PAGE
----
As the forces for and against Measure G battle on the airwaves and behind the scene, a political mailer from the Fresno Police Officers Association landed in the mailboxes of “high-propensity voters” in the City Council districts of Lee Brand, Steve Brandau and Paul Caprioglio.
The mailer highlights what the FPOA says are millions of dollars in contract concessions to help the city’s finances.
But the timing — and who received the mailers — makes it appear like the FPOA is weighing in indirectly on Measure G, some political watchers said. The FPOA opposes Measure G and has given money to fight it.
FPOA President Jacky Parks said that isn’t true.
He said the mailer — which features quotes from Assembly Member Henry T. Perea, D-Fresno, and former Mayor Alan Autry — is a direct appeal to council members and city residents because City Manager Mark Scott and other members of the Swearengin administration have stopped talking to the police union.
“We’ve lost confidence in the administration,” Parks said. “So we’re taking it to the council.”
But Borba’s statement was just one small part of a long-running series of email exchanges on March 1 that exposed a seamier side of politics not often seen by the general public.
The emails went on for hours and primarily involved Borba, Johnny Amaral, who is chief of staff for Rep. Devin Nunes, a Tulare Republican, and Westlands Water District General Manager Tom Birmingham.
Several others, including Westlands board members and staffers for Sen. Dianne Feinstein, were copied in some of the emails.
The f-word was often used, as were other expletives.
It all started with Borba thanking Rep. Jim Costa, a Fresno Democrat, for writing a letter to U.S. Bureau of Reclamation Commissioner Michael Connor.
In the letter, Costa urged the Bureau to increase water pumping from the Sacramento-San Joaquin Delta, which is restricted because of protections in place to protect the delta smelt.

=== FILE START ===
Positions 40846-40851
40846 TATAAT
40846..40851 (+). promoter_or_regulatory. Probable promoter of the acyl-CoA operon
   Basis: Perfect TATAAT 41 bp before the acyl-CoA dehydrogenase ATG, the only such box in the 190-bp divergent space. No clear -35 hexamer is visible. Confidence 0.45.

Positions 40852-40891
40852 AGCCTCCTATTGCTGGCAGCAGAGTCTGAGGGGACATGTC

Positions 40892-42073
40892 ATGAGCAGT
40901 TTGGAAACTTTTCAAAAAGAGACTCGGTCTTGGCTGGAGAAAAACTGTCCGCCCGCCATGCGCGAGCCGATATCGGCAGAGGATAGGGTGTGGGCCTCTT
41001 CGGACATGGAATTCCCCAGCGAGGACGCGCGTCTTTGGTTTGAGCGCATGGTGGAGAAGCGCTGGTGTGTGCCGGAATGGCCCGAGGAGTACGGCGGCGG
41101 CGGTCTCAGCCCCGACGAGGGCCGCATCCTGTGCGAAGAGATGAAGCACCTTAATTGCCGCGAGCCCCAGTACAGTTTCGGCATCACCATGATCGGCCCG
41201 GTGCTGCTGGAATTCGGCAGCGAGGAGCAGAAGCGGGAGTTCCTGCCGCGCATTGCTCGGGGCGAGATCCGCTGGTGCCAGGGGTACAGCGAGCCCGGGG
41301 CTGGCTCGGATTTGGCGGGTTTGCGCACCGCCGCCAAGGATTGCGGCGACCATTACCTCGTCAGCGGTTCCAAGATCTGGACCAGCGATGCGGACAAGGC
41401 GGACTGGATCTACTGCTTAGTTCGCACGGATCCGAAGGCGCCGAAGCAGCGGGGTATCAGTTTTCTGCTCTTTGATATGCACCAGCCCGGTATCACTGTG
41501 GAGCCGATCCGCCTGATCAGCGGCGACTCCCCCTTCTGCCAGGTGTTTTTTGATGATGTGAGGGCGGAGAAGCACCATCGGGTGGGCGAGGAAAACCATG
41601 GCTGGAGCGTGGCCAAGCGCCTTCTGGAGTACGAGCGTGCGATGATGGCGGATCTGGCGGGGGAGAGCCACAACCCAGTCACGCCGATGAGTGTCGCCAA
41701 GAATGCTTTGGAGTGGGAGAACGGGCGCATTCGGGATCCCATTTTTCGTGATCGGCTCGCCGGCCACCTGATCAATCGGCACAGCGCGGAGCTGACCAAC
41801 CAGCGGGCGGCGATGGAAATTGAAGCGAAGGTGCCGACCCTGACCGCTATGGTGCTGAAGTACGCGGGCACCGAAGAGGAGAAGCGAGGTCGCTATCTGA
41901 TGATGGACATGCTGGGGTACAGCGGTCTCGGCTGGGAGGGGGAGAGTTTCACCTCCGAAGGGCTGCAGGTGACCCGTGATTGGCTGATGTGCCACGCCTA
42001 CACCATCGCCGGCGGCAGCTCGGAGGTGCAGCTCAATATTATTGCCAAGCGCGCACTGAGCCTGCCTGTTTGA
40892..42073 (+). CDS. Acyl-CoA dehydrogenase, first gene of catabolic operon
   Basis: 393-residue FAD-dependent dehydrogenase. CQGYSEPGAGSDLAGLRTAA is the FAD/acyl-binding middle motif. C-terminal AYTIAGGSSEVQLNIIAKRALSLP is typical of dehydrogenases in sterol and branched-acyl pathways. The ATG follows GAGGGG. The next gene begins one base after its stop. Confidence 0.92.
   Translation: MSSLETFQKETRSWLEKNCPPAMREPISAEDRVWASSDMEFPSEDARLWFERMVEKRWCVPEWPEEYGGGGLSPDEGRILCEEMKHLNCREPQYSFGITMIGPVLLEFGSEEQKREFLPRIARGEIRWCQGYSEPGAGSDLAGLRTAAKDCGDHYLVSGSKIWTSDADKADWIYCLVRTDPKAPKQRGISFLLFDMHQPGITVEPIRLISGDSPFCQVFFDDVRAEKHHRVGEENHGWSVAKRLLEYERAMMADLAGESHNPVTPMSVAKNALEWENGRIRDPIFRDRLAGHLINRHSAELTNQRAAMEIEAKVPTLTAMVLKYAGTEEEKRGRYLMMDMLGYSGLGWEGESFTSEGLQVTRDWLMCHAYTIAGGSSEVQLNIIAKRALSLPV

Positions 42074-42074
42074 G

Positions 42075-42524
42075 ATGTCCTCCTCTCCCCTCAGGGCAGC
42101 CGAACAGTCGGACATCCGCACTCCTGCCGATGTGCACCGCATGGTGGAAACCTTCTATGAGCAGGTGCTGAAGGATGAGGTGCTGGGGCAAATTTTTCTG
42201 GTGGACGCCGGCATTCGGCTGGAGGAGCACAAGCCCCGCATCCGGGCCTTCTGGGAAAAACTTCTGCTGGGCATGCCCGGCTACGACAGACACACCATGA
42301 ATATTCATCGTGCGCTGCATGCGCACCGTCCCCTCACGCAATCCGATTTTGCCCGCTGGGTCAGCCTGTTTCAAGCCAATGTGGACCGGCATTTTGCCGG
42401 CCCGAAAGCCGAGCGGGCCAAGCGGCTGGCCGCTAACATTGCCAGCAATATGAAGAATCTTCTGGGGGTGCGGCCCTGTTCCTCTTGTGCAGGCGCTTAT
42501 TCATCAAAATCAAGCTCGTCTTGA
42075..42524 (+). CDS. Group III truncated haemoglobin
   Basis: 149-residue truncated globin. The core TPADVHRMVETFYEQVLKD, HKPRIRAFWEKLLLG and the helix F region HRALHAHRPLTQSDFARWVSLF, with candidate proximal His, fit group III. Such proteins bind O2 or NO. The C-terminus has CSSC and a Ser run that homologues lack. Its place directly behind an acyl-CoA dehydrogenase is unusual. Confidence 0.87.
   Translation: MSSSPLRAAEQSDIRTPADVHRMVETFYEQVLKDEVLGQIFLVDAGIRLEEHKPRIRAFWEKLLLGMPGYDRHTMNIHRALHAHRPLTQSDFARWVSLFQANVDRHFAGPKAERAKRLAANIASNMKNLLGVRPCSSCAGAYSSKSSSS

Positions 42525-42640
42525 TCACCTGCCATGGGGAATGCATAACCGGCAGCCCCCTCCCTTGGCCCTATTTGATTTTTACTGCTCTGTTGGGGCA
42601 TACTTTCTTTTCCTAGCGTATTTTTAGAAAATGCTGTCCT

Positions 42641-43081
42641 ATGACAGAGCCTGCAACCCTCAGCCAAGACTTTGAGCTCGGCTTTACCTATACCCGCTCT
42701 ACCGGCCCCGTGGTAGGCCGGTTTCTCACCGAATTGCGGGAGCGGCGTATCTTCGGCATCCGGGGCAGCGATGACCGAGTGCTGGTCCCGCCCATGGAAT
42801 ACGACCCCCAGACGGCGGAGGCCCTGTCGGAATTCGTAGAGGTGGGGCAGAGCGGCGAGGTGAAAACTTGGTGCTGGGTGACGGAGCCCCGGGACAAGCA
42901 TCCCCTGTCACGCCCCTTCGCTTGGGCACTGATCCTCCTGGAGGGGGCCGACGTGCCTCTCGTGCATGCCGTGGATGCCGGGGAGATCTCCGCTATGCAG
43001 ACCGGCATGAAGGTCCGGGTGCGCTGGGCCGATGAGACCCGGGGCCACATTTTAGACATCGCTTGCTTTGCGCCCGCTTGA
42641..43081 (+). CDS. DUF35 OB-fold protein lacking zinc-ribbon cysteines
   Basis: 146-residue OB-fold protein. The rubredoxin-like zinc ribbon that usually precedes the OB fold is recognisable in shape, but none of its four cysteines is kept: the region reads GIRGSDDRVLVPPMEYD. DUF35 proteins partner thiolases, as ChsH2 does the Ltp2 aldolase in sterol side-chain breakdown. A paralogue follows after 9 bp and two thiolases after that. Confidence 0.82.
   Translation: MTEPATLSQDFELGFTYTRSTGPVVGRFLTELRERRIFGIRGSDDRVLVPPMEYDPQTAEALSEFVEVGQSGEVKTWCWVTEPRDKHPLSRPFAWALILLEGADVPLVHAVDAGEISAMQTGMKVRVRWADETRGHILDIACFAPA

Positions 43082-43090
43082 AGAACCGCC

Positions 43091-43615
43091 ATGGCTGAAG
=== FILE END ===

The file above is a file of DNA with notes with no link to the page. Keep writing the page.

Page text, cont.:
Borba then added: “This is total insanity. Where the Hell is Feinstein & the Administration?” He then goes on to detail the economic losses to the Valley’s west side before concluding: “The Senator’s silence is deafening.”
One of those copied on the email was Birmingham, who responded with a defense of Feinstein. He wrote to Borba that “Senator Feinstein and her staff have been pushing Interior and Reclamation behind the scenes.”
It is at that point that Borba explodes with multiple expletives and calls Obama “Blackie.” He wrote: “I’m tired of these (expletive) politicians waltzing thru here… telling us how tough things are… picking our pockets for campaign $$$$… and they returning to DC and doing nothing! Put their (expletive) careers on the line… or step down.”
Birmingham then lashed out in response, telling Borba to “give me a (expletive) break.” He then brings the Valley’s Republican congressional delegation — Nunes, Bakersfield’s Kevin McCarthy, Hanford’s David Valadao and Turlock’s Jeff Denham — into the increasingly heated email conversation.
“The question you should be asking,” Birmingham wrote to Borba, “is where in the (expletive) were Denham, Nunes, Valadao and McCarthy, all of whom were asked to sign the (Costa) letter.”
Birmingham tells Borba that all of Costa’s Valley Republican congressional colleagues refused to sign the letter.